[[ Check out my Wordpress blog Context/Earth for environmental and energy topics tied together in a semantic web framework ]]

Sunday, May 30, 2004

Manufacturing Cost in Oil

I have seen some unsubstantiated assertions on blog discussions that the energy usage during automoblile manufacturing equals operational usage during the first 100,000 miles (on average). This number seems plausible but depresses many people as it prevents us from achieving a net high mpg -- say one that is beyond 20 MPG, if we include manufacturing influence.

Sanity checks on this assertion done a couple of different ways show that this amount would equate to 600,000 MJ of energy usage.

  • Method 1: assume power consumption of 135 horsepower for 100,000 miles traveling at 60 mph gives 607,000 MJ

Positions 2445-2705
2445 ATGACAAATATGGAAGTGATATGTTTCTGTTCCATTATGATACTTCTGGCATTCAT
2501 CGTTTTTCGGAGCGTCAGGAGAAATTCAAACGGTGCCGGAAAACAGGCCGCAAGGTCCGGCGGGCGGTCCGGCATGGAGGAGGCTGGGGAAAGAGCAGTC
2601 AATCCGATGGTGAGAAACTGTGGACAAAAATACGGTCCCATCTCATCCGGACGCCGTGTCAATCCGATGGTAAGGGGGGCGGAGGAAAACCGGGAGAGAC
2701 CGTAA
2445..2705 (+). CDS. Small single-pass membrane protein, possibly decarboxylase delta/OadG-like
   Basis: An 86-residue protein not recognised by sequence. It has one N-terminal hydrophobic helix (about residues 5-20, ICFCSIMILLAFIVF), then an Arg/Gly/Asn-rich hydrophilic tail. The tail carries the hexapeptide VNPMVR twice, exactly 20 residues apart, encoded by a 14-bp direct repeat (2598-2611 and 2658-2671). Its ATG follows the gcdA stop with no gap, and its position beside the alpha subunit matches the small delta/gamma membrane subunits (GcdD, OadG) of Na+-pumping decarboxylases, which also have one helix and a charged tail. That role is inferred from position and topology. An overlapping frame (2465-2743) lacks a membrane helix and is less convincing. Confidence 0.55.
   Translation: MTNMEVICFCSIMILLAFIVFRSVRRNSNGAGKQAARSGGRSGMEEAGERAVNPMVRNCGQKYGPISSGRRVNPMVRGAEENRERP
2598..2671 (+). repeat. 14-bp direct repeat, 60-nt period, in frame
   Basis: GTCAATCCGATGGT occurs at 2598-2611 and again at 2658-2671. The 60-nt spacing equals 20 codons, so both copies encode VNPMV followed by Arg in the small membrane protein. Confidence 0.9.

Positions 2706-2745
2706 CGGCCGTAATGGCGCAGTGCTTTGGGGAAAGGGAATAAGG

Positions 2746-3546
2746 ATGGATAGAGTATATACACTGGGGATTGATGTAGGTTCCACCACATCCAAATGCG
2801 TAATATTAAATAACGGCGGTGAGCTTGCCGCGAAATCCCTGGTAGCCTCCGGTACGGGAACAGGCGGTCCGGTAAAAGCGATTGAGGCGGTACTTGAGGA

• Method 2: assume 20 MPG fuel consumption and 1 GJ/30 liter gasoline gives 630,000 MJ.

To put it into perspective, the amount of gasoline used at 20 MPG for 100,000 miles, 5000 gallons, would fill an average bedroom in terms of volume. That is how much a consumer would fill up over the course of 100,000 miles of driving. Or, assuming $1/gallon in fuel costs, this would add $5000 to the sticker price via energy used up in manufacturing the car.

If anything, I find the assertion too bold. The Institute for Lifecycle Energy Analysis has done this study and determine the actual numbers, which are less than 1/5 the assertion. So in actuality, the mileage cut-off is closer to 20,000 miles of driving when we match the sunk energy costs of manufacturing for a typical vehicle.
check the chart out:

Conversion factors obtained from the useful Standards Measures web site.

Added: Fixed GJ/liter conversion factor type


Post a Comment

<< Home

"Like strange bulldogs sniffing each other's butts, you could sense wariness from both sides"